In a move that puts loyalty first, Governor-Elect Dan Malloy named former Stamford cabinet member Ben Barnes as head of the Office of Policy and Management.

“I’ve known Ben for years and I know he’s exactly the kind of person I need in my administration, to help get Connecticut’s fiscal house in order,” said Malloy. “I personally entrusted him with three of the most important positions in Stamford over a period of time.”

Barnes, 42, of Stratford, previously served as director of three different sections of Stamford’s government and is currently operating officer of Bridgeport Public Schools.

OPM designs and implements the state’s budgets. Barnes will have a lead role in balancing the anticipated $3.4 billion budget deficit next year. Malloy left open what additional responsibilities Barnes would have.

When asked why he broke from recent history of hiring former legislators as OPM secretary, Malloy said Barnes has a different kind of inside knowledge.

“He knows how I work,” Malloy explained.

Barnes will also play a role in implementing Generally Accepted Accounting Principles, GAAP, a process Malloy emphasized during his campaign and that his lieutenant governor, Nancy Wyman, has heralded for years as state comptroller.

Malloy said the state’s current accounting system, “if you can call it that,” needs to be replaced.

He declined to provide a specific timeline for GAAP implementation, but he said there are “various ways to deal” with the added challenge of providing a balanced budget under GAAP’s stricter rules.

The state constitution has a balanced budget amendment. An immediate transition to GAAP accounting will add more than $1 billion to the state’s existing shortfall. Absent the amendment, this cost could be carried on the state’s balance sheet.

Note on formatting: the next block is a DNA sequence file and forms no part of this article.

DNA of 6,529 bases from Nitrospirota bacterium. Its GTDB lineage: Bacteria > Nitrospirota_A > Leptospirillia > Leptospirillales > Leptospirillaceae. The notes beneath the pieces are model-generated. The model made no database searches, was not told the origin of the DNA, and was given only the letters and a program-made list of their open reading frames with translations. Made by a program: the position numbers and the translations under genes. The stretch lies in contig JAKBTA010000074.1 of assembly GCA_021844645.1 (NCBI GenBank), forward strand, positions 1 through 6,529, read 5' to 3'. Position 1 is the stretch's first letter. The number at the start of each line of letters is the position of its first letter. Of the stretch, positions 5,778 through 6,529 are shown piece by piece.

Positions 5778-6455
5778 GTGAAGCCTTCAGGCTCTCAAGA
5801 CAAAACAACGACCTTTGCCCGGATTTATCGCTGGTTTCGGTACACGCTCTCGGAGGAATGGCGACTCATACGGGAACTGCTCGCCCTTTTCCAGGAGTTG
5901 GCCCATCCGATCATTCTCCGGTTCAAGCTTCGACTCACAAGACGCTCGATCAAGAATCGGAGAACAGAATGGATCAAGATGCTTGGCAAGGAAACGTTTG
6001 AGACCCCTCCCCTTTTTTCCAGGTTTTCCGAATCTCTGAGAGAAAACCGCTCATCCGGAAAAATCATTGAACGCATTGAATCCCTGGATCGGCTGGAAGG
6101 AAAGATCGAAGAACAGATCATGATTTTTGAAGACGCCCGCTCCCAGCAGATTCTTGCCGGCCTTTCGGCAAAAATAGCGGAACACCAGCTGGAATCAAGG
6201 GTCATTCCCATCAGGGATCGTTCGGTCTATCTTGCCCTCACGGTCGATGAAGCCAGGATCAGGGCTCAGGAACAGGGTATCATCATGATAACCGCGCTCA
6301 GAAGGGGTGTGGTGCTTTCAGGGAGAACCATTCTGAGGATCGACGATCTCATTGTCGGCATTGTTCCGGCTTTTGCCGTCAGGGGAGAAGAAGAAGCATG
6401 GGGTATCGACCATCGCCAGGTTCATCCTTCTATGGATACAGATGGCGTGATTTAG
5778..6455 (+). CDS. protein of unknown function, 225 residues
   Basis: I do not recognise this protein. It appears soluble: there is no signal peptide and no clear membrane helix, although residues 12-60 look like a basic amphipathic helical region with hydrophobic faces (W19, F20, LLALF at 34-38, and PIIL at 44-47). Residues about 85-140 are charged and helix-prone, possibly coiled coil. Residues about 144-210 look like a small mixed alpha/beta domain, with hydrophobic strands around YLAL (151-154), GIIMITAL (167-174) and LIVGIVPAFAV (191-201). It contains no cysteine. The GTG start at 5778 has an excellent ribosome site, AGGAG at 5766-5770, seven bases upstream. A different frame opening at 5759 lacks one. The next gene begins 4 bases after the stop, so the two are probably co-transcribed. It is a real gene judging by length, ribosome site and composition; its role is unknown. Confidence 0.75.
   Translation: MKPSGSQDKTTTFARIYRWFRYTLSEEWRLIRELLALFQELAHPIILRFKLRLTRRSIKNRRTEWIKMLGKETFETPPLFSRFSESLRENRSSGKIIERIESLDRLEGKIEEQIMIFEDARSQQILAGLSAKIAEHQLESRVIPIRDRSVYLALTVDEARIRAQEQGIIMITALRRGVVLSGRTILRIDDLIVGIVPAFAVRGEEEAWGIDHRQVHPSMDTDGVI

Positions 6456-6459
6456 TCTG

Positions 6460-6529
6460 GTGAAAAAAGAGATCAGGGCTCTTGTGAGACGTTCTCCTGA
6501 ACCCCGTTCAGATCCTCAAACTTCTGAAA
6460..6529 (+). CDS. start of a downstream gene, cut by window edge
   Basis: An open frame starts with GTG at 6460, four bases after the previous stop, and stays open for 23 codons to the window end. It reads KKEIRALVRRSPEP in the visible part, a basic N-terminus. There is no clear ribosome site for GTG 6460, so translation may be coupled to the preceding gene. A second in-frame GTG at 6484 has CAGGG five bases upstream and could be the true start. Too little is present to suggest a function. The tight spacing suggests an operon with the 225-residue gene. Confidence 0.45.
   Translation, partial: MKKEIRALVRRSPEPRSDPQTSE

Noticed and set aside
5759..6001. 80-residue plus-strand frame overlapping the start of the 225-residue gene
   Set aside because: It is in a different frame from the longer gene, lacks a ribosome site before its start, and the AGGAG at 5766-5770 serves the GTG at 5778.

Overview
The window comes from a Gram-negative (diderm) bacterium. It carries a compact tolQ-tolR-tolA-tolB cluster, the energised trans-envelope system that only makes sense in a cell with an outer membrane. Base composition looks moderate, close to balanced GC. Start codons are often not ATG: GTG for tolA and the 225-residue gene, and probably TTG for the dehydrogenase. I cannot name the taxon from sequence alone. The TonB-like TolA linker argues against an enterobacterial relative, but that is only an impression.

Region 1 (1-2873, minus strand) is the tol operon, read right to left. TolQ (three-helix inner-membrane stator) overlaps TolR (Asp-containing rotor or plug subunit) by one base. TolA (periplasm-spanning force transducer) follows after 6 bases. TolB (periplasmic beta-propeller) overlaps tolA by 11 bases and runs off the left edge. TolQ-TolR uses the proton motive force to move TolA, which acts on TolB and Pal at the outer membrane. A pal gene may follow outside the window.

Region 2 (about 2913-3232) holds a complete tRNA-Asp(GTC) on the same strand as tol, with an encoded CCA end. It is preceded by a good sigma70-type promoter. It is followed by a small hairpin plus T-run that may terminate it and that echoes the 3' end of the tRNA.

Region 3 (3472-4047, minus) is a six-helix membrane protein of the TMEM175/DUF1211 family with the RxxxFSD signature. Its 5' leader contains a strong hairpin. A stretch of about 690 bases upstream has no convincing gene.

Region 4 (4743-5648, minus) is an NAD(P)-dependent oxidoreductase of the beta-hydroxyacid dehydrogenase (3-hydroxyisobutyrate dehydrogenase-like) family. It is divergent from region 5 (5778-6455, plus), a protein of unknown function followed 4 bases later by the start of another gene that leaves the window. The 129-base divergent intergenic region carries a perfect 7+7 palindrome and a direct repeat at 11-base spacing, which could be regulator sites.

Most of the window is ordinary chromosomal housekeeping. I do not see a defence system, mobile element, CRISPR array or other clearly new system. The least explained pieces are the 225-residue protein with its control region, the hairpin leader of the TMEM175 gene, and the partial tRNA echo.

“I think you can reconcile that,” Barnes said, acknowledging that it is not an easy task. “It adds to the pile.”

 “I’m committed to a rigorous, transparent and straightforward budget. We’re turning a page with Ben’s appointment,” Malloy said. “We worked together to produce GAAP budgets in Stamford. We’ll do the same for Connecticut in Hartford. Transitioning our state’s budget to GAAP – a standard in the industry that will ensure there are no gimmicks contained within our state’s books – will be a sobering process, but it’s one that needs to be done now. I’m excited to have Ben on board and look forward to work with him once again.”

 “Obviously there will be a great number of challenges in this new position,” Barnes said, “but I take them on knowing how critical it is that the people of this state are told the truth about our fiscal reality so we can finally do what needs to be done to get things back on track. I look forward to working with the governor-elect and his entire team.”

Barnes currently oversees the Bridgeport school system’s facilities, transportation, technology and $215 million budget.

Previously, he was the director of operations for the City of Stamford, a department with 250 employees, an annual operating budget of $43 million and a capital budget of $40 million. Barnes was responsible for public works, solid waste and recycling, land use and zoning, sewage, parks and recreation, and engineering services. He had previously served as director of administration and as director of public safety, health and welfare in Stamford.

He has also worked as the government finance director for the Connecticut Conference of Municipalities and as a planner for the Cities of Hartford and St. Petersburg, Fla. Barnes holds a master’s degree in urban planning from New York University and a bachelor’s degree in history from Swarthmore College. He has served on the boards of directors of the Housing Development Fund and the Childcare Learning Centers. He has lived in Connecticut for 20 years and currently resides in Stratford with his wife, Tania, and his three sons.